It was supposed to be a celebratory day for A$AP Rocky.
On Saturday (Jan. 24) the third day of the Sundance Film Festival in Park City, Utah, the Harlem rapper attended the premiere of Dope, the buzzed-about coming-of-age film in which he makes his big-screen acting debut, with a supporting role playing a drug dealer in Inglewood, Calif.
Hours later, Rocky was spitting onstage, outside at Park City’s central intersection on Main Street and Heber Ave., to set off the premiere’s after-party. But he only performed two songs before abruptly leaving the stage — he dedicated the final song to his fallen crewmate Steven “A$AP Yams” Rodriguez, the co-founder/mastermind behind A$AP Mob who passed away just six days earlier, on Jan. 18, of still-undisclosed causes.
An hour later, in a small room behind the after-party, which had moved inside to the Acura Studio at the hotel Main & Sky, Rocky explained to Billboard why his set was so short: he’s in mourning. In fact, he revealed, later that night he would be hopping on a plane, presumably back to New York, to attend Yams’ burial.
“That performance — that was just going to stop me from crying,” Rocky said, speaking for the first time in detail about Yams’ death. “I had to address it, because the whole time I was rapping and I wasn’t into it, which is sad, but I just gotta keep it real. I can’t front. It’s even harder knowing that I gotta fly out in less than an hour just to go bury him. That’s the part that eats at me.”
On Jan. 20 an NYPD spokesperson told The Fader that Yams’ cause of death was unknown, but that hasn’t stop many from speculating that a drug overdose was to blame. A$AP Ant recently denounced those rumors, and Rocky backed him up.
“People were saying that Yams overdosed on drugs — he didn’t overdose on any drugs,” Rocky said, though he declined to discuss the real cause of Yams’ passing. “I feel like people feel that way because that’s all he’s in pictures doing. When you see A$AP Yams you see Hennessey or purple drink, you see some type of controlled substance or illegal narcotic.”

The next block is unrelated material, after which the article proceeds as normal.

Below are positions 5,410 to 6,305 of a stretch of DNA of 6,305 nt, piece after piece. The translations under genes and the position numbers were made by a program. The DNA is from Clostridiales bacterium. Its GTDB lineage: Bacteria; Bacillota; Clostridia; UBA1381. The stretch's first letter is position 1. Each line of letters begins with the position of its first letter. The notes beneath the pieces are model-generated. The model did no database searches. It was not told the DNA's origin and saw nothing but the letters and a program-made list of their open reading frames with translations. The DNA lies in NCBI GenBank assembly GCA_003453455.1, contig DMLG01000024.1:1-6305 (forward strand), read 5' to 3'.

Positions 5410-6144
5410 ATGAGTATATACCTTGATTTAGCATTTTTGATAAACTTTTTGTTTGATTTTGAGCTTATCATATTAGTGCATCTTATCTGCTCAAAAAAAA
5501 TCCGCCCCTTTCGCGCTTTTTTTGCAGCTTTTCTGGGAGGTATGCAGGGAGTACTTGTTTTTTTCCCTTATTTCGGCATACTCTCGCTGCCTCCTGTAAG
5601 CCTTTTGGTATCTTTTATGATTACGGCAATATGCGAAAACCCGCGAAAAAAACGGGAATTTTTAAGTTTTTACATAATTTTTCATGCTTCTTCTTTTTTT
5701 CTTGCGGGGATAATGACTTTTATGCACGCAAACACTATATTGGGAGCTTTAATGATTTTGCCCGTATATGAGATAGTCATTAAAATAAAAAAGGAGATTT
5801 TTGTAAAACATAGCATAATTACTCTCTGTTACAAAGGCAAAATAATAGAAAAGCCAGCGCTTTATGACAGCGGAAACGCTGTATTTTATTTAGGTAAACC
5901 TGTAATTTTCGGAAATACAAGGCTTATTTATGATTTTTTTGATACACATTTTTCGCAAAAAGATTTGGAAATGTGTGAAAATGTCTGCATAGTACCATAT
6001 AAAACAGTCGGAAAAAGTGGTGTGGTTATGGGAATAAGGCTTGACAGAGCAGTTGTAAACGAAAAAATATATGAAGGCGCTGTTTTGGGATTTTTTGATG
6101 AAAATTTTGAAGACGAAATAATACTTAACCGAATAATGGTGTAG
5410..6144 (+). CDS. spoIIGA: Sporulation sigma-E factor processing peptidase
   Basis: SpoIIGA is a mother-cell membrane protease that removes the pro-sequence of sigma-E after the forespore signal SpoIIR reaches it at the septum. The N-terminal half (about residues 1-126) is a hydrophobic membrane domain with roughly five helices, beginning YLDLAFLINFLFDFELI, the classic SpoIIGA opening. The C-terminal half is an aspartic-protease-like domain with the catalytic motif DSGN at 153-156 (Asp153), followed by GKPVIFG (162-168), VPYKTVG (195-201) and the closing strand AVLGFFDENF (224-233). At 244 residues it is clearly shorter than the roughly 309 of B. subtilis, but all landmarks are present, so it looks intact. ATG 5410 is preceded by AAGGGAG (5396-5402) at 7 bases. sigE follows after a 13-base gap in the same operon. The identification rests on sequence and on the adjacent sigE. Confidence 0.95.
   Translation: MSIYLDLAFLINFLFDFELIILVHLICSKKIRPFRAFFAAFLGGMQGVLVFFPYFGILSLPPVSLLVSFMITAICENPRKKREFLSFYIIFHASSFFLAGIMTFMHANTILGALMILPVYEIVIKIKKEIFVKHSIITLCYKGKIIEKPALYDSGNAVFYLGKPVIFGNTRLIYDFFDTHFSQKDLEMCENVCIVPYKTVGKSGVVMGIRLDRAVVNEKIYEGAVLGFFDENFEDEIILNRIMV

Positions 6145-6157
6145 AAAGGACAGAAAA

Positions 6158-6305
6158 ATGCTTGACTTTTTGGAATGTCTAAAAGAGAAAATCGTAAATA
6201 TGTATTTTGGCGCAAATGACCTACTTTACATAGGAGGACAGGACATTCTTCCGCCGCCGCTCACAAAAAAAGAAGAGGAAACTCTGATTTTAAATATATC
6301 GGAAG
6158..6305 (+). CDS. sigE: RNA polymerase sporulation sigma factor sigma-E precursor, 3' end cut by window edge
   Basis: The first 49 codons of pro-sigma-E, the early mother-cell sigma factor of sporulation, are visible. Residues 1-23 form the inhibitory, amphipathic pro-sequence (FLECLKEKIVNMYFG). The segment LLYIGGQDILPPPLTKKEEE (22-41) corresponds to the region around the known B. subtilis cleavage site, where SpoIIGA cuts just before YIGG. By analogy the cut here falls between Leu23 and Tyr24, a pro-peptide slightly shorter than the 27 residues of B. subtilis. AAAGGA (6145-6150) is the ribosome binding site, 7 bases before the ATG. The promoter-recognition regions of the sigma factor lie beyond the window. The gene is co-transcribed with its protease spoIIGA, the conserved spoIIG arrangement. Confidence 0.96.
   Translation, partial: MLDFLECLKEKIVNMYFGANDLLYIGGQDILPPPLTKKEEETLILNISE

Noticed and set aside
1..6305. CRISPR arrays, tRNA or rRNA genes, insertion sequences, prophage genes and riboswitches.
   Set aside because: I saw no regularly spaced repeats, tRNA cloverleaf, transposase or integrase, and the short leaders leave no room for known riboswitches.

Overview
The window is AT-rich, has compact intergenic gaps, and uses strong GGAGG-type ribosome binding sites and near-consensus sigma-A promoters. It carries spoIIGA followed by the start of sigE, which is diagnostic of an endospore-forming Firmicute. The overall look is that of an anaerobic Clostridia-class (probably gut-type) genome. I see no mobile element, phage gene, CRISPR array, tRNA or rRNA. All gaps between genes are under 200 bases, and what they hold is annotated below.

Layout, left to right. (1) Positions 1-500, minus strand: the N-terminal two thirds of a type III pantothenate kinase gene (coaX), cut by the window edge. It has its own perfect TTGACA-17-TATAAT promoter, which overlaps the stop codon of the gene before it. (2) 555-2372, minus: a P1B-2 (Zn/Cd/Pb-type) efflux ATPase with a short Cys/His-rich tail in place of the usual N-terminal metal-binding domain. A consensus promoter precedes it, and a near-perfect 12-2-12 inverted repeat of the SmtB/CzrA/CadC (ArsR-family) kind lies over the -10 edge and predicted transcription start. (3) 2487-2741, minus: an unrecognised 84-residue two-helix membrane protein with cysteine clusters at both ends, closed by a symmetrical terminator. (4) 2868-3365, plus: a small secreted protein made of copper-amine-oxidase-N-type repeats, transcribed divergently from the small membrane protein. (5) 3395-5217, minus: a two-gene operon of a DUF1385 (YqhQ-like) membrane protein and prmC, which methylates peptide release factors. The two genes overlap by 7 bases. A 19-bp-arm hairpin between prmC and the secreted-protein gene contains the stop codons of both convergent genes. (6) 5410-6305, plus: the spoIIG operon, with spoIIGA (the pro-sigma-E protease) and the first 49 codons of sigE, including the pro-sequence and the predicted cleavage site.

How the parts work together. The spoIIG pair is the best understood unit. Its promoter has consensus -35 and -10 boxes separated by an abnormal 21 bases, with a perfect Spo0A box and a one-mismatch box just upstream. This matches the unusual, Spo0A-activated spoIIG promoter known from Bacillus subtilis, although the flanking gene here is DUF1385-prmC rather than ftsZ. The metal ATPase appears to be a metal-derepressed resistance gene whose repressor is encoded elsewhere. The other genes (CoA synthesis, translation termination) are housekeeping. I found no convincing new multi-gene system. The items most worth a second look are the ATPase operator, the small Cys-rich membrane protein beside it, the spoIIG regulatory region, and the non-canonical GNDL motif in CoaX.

Wearing all-black, with his hair pulled back in his signature braids, Rocky justifiably looked and sounded worn-out. “I’ll be back in my zone in a bit,” he said. “I just got it together. This all happened and the timing is so wrong, with me doing Sundance and Mens Fashion Week in Paris.”
But Rocky insisted he’s doing all right, and that he would recover from his friend’s sudden death. “I’m a happy spirit, man, and I feel like time heals,” he said. “It’s all about good people with good energy, and the universe keeps producing them to me. I’ll be fine. God is good and I keep all hope and faith.”
Indeed, right before the interview he had been partying at the with his Dope castmates, including Shameik Moore, Workaholics star Blake Anderson and model Chanel Iman, who Rocky reportedly split from in October after a six-month engagement (he declined to comment on the current state of their relationship).
Rocky said he also was heartened by the outpouring of condolences from his peers online, including Drake, Wiz Khalifa, 2 Chainz, and Azealia Banks, who tweeted that Yams should be “remembered as a leader, an innovator and most importantly as an important part of NYC youth culture.”
Yams’ integral role to Rocky’s success will become even more apparent when the rapper releases his much-anticipated second album, which he said is “basically done. I finished it right before Yams passed away.”
Rocky revealed for the first time that Yams is co-executive producer of the still-untitled album, along with Grammy-winning producer Dangermouse (Black Keys, Gnarls Barkley, MF Doom). “Dangermouse and Yams — I’m really intrigued for people to hear how that combination sounds. Yams manifested his powers into it.”